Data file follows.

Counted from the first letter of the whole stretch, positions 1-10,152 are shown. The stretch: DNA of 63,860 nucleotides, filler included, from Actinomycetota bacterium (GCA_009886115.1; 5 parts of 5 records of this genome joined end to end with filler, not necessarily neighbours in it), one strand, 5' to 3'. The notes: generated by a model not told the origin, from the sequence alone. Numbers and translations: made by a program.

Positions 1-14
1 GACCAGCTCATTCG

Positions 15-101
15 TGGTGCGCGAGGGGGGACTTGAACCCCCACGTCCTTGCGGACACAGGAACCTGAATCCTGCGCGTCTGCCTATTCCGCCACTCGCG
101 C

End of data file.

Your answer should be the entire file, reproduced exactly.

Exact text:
Counted from the first letter of the whole stretch, positions 1-10,152 are shown. The stretch: DNA of 63,860 nucleotides, filler included, from Actinomycetota bacterium (GCA_009886115.1; 5 parts of 5 records of this genome joined end to end with filler, not necessarily neighbours in it), one strand, 5' to 3'. The notes: generated by a model not told the origin, from the sequence alone. Numbers and translations: made by a program.

Positions 1-14
1 GACCAGCTCATTCG

Positions 15-101
15 TGGTGCGCGAGGGGGGACTTGAACCCCCACGTCCTTGCGGACACAGGAACCTGAATCCTGCGCGTCTGCCTATTCCGCCACTCGCG
101 C